Tag Archives: first world war

UCCLA holds joint conclave in Saskatoon

UCCLA MEDIA RELEASE – Ukrainian civil liberties groups hold joint conclave in Saskatoon

For Immediate Release: Ottawa (4 October 2011)

Representatives of the Ukrainian Canadian Civil Liberties Association (UCCLA) and
officials from the Canadian Museum for Human Rights (CMHR) spoke during UCCLA's annual conclave, held this year in Saskatoon.

Members of the UCCLA and UCCLF executives held a joint annual conclave in Saskatoon, Sask.,  from Sept. 29 to Oct. 2.

"We were very pleased that Stuart Murray, CEO of the national museum, arranged for our teleconference with museum content experts Dr. Rhonda Hinther and Dr. Clint Curle," said R.W. Zakaluzny, chair of the UCCLA. "Both they and Communications director Angela Cassie assured us that the CMHR remains dedicated to reaching out and consulting with all Canadians. In response, the UCCLA confirmed that we remain dedicated to ensuring all 12 galleries in this publicly funded museum are inclusive, comparative and thematic in their treatment of the many episodes of crimes against humanity and genocide that occurred before, during and after the Second World War. We will continue to insist upon that, even after the museum opens next
The UCCLA executive began their three days of meetings with a public lecture at the Ukrainian Museum of Canada by Professor Lubomyr Luciuk, the UCCLA's Director of Research, who gave a fulsome speech on Canada's first national internment operations, and how those operations related to the human rights museum.
The UCCLA met with Slawko Kindrachuk, president of the Saskatchewan provincial council of the Ukrainian Canadian Congress, and Catherine Schabel, chair of its Holodomor awareness committee. Both groups shared information and vowed to work together on several projects of mutual interest.
Members of the Ukrainian Canadian Civil Liberties Foundation (UCCLF) also met for their annual general meeting in Saskatoon, initiating a series of new book prizes for academic achievement at five universities in Canada. It is hoped that book prizes will be created in memory of Kari Moore at the Slavic Studies Department of the University of Victoria; to honour Yevhen Harasymiw at the University of Alberta's Faculty of Law; to recall the service of Ft. Lt. Bohdan Panchuk at the Prairie Centre for Ukrainian Heritage at the University of Saskatchewan; to mark the valour of Cpl. Filip Konowal at the Royal Military College of Canada; and to remember internee survivor Mary Manko Haskett with a prize through the Chair of Ukrainian Studies at the University of Toronto.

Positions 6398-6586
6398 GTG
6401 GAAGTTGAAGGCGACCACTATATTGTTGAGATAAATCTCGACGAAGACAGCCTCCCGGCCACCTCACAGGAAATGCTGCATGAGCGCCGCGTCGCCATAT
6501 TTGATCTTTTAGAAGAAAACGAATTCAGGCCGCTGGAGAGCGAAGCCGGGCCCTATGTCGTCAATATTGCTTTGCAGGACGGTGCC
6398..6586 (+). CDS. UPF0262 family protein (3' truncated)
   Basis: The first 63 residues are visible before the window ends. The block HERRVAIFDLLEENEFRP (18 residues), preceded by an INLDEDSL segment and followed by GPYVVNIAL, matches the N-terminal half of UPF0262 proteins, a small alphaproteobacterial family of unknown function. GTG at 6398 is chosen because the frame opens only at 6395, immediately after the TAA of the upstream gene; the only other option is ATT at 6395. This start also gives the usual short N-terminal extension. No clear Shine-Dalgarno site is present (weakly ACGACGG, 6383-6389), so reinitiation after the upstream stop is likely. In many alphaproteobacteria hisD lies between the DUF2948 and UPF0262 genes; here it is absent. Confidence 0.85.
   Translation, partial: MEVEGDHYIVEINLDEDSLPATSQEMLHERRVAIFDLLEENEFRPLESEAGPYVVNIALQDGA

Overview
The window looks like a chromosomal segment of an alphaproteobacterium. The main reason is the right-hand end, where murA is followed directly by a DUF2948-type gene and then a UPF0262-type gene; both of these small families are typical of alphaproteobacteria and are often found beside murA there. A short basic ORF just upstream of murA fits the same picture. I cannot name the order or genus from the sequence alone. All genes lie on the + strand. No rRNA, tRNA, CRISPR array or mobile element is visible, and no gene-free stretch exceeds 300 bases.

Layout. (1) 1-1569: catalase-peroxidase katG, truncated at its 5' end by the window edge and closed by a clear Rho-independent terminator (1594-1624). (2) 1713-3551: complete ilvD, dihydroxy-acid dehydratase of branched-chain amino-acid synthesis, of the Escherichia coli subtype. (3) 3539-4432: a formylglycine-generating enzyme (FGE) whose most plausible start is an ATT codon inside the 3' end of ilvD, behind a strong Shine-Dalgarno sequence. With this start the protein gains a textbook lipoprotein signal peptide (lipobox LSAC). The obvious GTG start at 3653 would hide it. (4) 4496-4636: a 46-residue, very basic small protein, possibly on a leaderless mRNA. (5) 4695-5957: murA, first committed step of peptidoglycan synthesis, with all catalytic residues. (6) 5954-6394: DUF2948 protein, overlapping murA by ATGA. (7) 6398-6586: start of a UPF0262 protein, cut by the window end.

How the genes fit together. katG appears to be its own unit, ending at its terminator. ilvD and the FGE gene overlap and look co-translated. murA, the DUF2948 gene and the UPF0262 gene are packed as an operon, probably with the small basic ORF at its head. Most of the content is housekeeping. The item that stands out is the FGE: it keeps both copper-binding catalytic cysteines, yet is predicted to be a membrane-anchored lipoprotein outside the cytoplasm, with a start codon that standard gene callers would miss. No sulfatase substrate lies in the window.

The UCCLF also elected a new executive. Andriy Harasymiw of Edmonton has taken over as chair, assisted by Ryan Boyko of Toronto as a director, with Calgary's Borys Sydoruk continuing in the role of treasurer.
The next joint UCCLF and UCCLF conclave will be in Halifax Sept. 27-30, where the groups will hold a commemoration ceremony at The Citadel, site of one of the 24 internment camps that held Ukrainians and other Europeans during Canada's first national internment operations of 1914-1920.

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For more information, please contact the UCCLA at media@uccla.ca

UCCLA commemorates Montreal internment site, lays down 2011 plans


For immediate release (Montreal, Ottawa)
4 October 2010

On the 40th anniversary of The War Measures Act being deployed during the "Quebec Crisis," the Ukrainian Canadian Civil Liberties Association (UCCLA) held a brief but poignant memorial service at City Hall in Montreal, near a site where almost a 100 years earlier the War Measures Act was first used during Canada’s first national internment operations of 1914-20. In September 1914 Montreal’s federal Immigration Building served as a receiving station, processing dozens of Ukrainians and other Europeans branded as “enemy aliens.” To this day no plaque nor memorial recalls that unhappy moment in Quebec and Canadian history.